from what i understand, a good method is to use head voice above the bridge, and practice it so i can sing it lower and lower, until i can bring it down past the bridge, and start to "mix" it with my chest voice. can someone please confirm if this is right?

also, can someone please recommend a book or a program that would teach me how to practice?

thanks a lot!

BTW... I really want to just reach through the internet and rescue you... anyone that is teaching you to just keep practicing "chest voice higher and higher" is totally and completely wasting your time and money! There are teachers like this on every corner and they DON"T know what they are talking about! The true secrets to singing amazing involve understanding something about laryngeal physiology, acoustics and to have training materials that are effective and aggressive... I believe it also includes, having a teacher that can actually do the things they are teaching... most voice teachers cannot... Another phenomenal reality of the business that adds to the frustration levels. Anyone that tells you to just keep pushing chest is telling you to do exactly what you should not be doing, because they have no other ideas or solutions for you... essentially, your spending money to have someone tell you to shout harder and harder and just keep shouting... and they don't have a clue where they are taking you with it... all they know is they are taking your money at the end of the "lesson".

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Guitartrek,

I was wondering if you could share a brief overview of how the range expansion process was for you? F.ex. did you acess all your current range initially or incrementally? How long until you could use it in actual singing, overall timespan etc? Did you have problems with cracking etc initially?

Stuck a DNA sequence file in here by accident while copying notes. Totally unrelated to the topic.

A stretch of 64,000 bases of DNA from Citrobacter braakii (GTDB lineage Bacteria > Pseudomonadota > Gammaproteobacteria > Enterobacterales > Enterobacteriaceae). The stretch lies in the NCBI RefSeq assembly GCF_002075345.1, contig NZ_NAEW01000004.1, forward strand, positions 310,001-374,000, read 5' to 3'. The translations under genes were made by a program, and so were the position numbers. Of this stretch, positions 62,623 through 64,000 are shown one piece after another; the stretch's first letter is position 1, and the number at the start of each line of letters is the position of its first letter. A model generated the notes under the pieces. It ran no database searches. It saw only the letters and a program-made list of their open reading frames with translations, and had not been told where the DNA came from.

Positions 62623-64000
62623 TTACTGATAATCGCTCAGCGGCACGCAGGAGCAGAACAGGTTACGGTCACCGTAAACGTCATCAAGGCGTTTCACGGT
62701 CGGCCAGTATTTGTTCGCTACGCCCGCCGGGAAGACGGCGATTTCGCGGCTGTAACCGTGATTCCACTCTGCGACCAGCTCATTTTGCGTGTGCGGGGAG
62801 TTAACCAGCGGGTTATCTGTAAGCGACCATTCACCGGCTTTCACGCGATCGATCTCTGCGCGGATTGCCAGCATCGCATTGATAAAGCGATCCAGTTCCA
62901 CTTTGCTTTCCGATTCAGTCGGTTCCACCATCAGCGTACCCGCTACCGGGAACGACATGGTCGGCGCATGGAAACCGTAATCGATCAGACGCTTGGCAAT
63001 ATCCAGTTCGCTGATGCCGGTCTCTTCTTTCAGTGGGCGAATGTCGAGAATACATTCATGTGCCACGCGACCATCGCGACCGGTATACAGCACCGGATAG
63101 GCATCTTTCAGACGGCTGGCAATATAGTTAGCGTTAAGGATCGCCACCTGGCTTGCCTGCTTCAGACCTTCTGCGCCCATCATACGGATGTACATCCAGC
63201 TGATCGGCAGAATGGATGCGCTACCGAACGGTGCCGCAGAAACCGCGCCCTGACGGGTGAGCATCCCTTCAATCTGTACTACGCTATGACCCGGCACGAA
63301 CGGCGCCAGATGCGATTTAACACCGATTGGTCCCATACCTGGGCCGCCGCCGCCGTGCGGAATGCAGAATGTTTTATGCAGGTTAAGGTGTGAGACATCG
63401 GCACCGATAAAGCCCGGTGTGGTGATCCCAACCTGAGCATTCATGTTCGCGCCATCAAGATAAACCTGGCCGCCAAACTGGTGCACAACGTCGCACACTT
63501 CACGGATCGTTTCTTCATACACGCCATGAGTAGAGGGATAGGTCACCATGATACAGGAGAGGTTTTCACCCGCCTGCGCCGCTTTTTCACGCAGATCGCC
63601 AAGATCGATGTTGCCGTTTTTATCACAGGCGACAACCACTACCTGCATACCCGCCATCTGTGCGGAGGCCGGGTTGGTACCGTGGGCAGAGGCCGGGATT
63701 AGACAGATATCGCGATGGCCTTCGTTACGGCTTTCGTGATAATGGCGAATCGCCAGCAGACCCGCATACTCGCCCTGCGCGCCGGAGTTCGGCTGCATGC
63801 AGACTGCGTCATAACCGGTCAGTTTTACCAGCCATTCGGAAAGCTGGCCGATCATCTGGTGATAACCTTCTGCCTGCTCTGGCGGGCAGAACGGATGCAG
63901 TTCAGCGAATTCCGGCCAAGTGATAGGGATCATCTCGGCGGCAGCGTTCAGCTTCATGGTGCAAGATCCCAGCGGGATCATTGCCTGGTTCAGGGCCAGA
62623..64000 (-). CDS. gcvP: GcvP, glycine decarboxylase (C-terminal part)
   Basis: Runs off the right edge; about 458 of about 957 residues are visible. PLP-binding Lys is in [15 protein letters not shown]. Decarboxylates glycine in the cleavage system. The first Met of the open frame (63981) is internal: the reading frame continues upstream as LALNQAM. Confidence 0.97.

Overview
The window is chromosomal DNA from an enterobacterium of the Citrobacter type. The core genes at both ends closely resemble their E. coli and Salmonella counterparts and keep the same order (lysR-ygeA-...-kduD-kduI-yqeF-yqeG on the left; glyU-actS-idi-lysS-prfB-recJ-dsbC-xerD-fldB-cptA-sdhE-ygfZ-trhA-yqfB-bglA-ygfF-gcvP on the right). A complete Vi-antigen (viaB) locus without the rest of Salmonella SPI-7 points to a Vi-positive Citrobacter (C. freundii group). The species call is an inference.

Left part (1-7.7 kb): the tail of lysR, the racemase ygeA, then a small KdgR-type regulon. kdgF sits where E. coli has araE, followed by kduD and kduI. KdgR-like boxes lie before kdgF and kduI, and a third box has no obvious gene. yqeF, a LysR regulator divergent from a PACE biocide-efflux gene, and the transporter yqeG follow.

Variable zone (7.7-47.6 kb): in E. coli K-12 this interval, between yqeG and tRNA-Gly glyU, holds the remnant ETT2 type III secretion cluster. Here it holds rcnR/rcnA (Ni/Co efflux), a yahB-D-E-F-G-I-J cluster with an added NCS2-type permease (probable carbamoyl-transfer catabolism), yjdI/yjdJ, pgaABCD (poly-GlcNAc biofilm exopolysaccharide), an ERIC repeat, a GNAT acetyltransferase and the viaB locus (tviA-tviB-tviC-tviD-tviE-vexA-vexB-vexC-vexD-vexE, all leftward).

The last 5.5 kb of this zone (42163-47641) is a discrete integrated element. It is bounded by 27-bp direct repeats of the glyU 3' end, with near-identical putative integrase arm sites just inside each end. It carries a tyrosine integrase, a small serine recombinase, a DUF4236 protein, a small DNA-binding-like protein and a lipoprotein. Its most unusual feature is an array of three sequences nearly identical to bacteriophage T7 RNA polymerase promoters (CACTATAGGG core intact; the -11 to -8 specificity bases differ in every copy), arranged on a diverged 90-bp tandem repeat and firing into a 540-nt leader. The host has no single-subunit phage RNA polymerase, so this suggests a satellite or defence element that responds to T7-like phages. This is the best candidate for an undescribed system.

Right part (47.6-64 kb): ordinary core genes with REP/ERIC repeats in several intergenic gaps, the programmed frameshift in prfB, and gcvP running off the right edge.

rfcorange,

Don't worry about voice type, you would probably be surprised by how many baritones in rock singing and in general have huge ranges, it's a matter of technique. What guitartrek said about letting the folds thin is correct. We talked about this very thing in this thread:

http://themodernvocalist.punbb-hosting.com/viewtopic.php?id=3324

I am a Classical Baritone... but sing tenor parts all day long... these traditional voice type classifications have little relevance in the world of contemporary techniques that teach people how to sing in the head voice, period. Stop worrying about your voice classification... people invest way too much angst into that... they let it bother them that they someone said they are not a tenor... its just fear and head games and people trying to hold you back... believe me, if you are not interested in Classical singing, it doesn't matter, IF... you have good techniques.

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"Sadly, some people just troll about on this forum and try to take the easy and cheap way out... hoping to just read some piece of information that will enable them to sing amazing, without doing the work, without practicing or making an investment in their singing... Its doesn't work that way."

I sort of resent this. I'm a very new member here and joined because I was indeed hoping to read some piece of information that would enable me to sing amazingly... which is not mutually exclusive from putting in the work and practicing, because I do plenty of that too. I have read pieces of information that have helped steer me in the right direction too! It's rare to find a place like this on the internet with such a high "signal to noise" ratio in terms of good information vs. misinformation. There seems to be an insinuation, though, that one must buy a particular program to be a valued member here rather than just "trolling about."

While I'm positive that the four pillars program is awesome since it's sort of the foundation on which this forum was built and all the folks here are super bright, some people, like myself, just prefer one on one lessons face to face because skype won't work for them for any number of reasons. Folks like us take private lessons, work very hard to improve, and come to this site for ancillary reading and I'd like to think that not having purchased a specific program wouldn't preclude us from being a part of this community.

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great posts...read them again!

#3, 4, 7, and 8